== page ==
I really enjoyed the fact that Oz isn't some magical far of place that only a couple of people know about. Instead it is a prison, yea a giant jail, Australis Penal Colony, referred to the world over as the Outcast Zone (or Oz). I didn't even put together that this was Australia until about half way through.
Full of great action and intrigue. Even though Dorothy was really hard to like and understand, naive, and dense. I enjoyed the other characters and look forward to learning more about them in the future novels. I really enjoyed all of the similarities to the story of yesteryear. But S.D. Stuart did very well at reinventing almost every aspect of what I thought I knew.
Audiobook submitted for review by the author.
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I probably would... if I had no choice and had to spend a credit. Won't be my first choice though.
There are several nice plot twists, and it parodies the original nicely. For me, however, the most memorable moment was that of clear understanding the language is sadly lacking.
This is not a relevant question...
Yes, but then, I'm a forgiving listener
This book could have been great. The parody, the characters, the plot twists - it has it all. And yet...
The language is sadly lacking, dead in the water. Repeating words - sometimes unnecessary, sometimes unreplaced by synonyms. Standard expressions, as though taken from a list. Classic faults, like "nodded her head" or "blinked her eyes" abound.
Also, it is not, strictly speaking, a steampunk adventure. The technology is constantly reaching towards the standard sci-fi (automatons, humanoid robots and more). This is not a bad thing in itself, but the overall impression is that of an overzealous teenager unwilling to stay in the chosen framework.
All in all, a 3 out of 5; could have been a 4 or 4+ easily with some more work.
I found the story enjoyable with just enough hook to keep me wanting to know what happens next. But was mildly disappointed with only the partial conclusion/to-be-continued ending. I will have to say that while the narrator could have been worse, she read as though every sentence was like pulling teeth. Every sentence ended with a down note, so much so that I kept expecting to hear her qualify each sentence with a teenage: "or, you know, whatever". The narrator simply seemed to be keeping a seat warm and collecting a paycheck. I wouldn't have been surprised to even hear her sneak in an occasional "can I go now?". I guess that's a testament to the book itself, in that I was willing to persist through the teenage-droning, just so I could find out what would happen to Dorothy and company next; that and I find myself wanting to follow up with the next book to find out the full conclusion, in spite of the narration.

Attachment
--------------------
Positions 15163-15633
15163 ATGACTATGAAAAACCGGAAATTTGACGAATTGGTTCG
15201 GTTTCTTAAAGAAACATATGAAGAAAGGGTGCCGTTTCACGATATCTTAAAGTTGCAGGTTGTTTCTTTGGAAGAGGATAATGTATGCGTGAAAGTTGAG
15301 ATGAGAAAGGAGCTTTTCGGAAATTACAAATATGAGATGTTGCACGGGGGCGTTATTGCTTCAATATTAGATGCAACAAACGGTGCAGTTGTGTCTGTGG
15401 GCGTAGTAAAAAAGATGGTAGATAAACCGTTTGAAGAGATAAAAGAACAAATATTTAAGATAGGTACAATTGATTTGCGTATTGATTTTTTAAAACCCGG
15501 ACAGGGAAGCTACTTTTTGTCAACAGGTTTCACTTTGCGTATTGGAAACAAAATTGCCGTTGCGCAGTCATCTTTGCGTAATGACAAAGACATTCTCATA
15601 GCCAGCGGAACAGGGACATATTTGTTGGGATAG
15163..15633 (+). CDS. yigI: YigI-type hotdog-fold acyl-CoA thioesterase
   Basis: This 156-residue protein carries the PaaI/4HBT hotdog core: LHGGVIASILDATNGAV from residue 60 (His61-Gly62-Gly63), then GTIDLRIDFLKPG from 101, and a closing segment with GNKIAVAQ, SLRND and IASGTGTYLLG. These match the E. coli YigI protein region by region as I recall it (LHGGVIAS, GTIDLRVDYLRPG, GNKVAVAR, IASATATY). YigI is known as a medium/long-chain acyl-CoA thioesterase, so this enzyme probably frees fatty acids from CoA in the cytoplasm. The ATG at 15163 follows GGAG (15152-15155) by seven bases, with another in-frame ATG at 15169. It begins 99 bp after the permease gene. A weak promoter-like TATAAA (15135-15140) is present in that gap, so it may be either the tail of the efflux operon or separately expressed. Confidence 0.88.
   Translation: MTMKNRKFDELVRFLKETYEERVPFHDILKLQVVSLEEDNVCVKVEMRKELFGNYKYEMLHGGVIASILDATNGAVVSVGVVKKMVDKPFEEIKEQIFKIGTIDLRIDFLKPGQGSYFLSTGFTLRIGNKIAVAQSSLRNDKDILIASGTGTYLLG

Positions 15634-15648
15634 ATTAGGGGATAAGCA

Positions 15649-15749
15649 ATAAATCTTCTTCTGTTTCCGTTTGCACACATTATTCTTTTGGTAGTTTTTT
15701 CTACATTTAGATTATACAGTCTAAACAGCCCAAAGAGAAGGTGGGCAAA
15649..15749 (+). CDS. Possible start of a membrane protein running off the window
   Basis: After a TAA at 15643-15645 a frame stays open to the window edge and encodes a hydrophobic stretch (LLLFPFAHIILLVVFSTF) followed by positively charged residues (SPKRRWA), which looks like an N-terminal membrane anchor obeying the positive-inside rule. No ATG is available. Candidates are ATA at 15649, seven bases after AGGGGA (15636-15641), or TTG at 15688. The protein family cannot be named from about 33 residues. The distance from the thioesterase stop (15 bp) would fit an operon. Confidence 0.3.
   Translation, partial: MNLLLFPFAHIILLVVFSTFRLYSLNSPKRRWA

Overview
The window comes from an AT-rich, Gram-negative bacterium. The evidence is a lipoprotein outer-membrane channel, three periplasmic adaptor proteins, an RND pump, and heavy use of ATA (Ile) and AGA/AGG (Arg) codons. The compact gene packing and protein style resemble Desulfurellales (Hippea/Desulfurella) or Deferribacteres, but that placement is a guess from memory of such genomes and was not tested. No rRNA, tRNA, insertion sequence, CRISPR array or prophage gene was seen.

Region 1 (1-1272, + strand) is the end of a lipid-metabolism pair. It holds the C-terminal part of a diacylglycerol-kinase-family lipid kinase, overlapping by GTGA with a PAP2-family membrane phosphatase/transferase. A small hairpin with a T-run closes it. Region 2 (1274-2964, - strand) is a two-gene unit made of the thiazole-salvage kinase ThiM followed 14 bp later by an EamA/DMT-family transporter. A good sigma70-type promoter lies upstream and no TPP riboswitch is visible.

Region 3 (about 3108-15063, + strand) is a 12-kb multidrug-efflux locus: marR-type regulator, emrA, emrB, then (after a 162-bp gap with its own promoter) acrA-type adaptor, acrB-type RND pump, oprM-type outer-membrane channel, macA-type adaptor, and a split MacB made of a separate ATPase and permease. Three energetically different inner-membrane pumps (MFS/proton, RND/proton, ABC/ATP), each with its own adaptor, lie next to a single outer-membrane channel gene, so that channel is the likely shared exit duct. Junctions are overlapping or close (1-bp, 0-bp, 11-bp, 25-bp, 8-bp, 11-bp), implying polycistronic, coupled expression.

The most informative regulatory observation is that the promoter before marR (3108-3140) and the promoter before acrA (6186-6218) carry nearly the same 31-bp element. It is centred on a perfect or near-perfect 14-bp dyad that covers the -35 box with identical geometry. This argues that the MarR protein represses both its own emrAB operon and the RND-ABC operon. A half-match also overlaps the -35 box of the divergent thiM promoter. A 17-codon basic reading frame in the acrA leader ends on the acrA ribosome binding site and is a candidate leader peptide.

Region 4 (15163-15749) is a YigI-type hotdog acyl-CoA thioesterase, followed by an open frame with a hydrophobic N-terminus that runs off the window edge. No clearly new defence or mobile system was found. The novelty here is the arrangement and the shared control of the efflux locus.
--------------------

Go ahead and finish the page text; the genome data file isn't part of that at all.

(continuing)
For comparison, the narrator's delivery reminded me so very much of female comedian, Kathleen Madigan. That kind of diction works as a comedic schtick, not so much in narration.
While I've never been much of a fan of the original Wizard of Oz, this story has enough unique points to keep it both fresh and entertaining. While there are many obvious parallels, it also adds in many new twists and turns to keep the reader/listener interested in the plot. Amanda C. Miller also does a great job of making every character sound unique and different while at the same time never falling flat in the narration. I would definitely recommend this to both fans of the original story and those of the steampunk genre and am looking forward to listening to the sequel.